Banewreaker by Jacqueline Carey: I picked this up a while back in a second hand bookshop as a big fan of Carey’s first two Kushiel series. I had a decent idea of what I was getting into – a riffing of LotR from the evil side – but what told me was that Carey was aiming for a similar place with the prose too. She’s not quite as natural at that thick, archaic-esque prose as Tolkien, and it works a lot better on descriptions of the natural world than long conversations. A lot better. There was really no getting past that for me. I think trying to layer personality and sympathetic motivation onto Tolkien’s force of nature objective evil that looms over the struggles of the protagonists was a decision that, in hindsight, I’d have avoided as trying to put a house on a weak foundation. The mix of evil vibes and “but we’re misunderstood” felt like I was reading a propaganda video, or at a time meeting for Dr Evil. Pretty emphatically not my cup of tea.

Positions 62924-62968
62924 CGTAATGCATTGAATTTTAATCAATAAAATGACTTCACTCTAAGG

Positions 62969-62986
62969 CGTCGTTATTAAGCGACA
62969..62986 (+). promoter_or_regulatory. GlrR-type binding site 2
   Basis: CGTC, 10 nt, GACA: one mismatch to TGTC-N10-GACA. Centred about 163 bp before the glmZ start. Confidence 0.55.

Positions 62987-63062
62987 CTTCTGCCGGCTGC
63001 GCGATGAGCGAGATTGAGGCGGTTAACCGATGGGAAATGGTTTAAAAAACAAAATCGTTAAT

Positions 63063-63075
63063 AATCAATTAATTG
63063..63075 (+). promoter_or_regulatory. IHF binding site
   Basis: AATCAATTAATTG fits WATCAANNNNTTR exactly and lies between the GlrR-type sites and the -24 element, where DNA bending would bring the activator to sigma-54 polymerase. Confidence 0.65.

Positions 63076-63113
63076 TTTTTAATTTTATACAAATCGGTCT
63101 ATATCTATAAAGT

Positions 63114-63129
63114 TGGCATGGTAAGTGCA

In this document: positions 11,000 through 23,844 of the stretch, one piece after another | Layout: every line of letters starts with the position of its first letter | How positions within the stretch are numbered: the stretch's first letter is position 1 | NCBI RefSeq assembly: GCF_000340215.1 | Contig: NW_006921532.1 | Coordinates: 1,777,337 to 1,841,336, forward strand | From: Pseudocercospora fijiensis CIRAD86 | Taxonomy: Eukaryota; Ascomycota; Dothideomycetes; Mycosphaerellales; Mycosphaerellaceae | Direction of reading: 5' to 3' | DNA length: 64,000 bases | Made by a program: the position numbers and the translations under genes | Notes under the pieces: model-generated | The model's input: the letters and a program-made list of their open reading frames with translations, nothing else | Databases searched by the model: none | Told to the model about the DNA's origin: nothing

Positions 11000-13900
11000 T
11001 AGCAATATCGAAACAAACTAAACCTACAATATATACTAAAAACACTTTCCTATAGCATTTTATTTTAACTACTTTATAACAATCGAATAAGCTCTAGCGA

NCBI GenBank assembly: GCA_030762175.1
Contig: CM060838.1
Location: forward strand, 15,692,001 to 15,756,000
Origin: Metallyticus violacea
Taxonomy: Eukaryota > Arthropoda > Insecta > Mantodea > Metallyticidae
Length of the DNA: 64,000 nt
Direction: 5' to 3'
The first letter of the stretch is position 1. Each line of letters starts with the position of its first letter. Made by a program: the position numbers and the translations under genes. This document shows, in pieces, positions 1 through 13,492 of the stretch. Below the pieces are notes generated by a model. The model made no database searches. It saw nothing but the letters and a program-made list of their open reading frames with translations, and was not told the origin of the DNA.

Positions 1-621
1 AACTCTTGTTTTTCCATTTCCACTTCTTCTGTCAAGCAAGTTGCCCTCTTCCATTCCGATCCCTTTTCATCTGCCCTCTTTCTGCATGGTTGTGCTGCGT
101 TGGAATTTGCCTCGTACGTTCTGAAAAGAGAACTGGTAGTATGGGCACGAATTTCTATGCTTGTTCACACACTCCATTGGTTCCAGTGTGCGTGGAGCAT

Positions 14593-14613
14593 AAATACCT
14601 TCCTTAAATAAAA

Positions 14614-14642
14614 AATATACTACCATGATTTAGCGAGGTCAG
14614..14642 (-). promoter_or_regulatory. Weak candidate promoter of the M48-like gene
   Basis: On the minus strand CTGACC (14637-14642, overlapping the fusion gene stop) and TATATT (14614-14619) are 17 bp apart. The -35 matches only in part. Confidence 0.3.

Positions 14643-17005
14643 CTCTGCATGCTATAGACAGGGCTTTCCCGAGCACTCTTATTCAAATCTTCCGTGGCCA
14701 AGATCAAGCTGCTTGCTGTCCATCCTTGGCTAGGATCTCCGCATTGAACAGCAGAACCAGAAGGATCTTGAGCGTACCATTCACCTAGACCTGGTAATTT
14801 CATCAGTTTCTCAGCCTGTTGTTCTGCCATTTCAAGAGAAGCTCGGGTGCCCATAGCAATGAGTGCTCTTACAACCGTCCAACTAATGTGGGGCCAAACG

Changa’s Safari by Milton J. Davis: A sword and soul tale of a merchant off of the east coast of medieval-ish Africa who gets into a lot of shit. I very much wanted to love this for its high adventure take to fantasy and might actually revisit now I’m typing this, but I found the prose just a bit too blocky. There’s a certain “X happened so I felt Y then did Z” gallop to it that doesn’t let up enough for me to feel a sense of awe at surroundings, or to sew some mystery as to what was coming next, or dig deep into the characters. Davis wants to carry you along with big adventure and snappy lines, and that just wasn’t quite enough for me. But perhaps in a different mood I’d feel different.
The Councillor by EJ Beaton: When I picked this up and put it down after a couple of chapters last year or so on the grounds of it requiring more attention than I had, I fully planned to come back. The premise of a councillor working out who should be the next ruler was interesting, and the lushly lyrical prose intrigued. It was the prose that made me realise I’d need to give it my full attention, but I think in doing so it’s missed the window of my interest for a long time. Court fantasies, intrigue fantasies, political fantasies, medieval urban fantasies, fantasies without much fantasy, they’re very much in and I’m finding out that when they’re not an occasional treat I get picky. Will I return? Maybe. But probably not for a decade or so at the very least.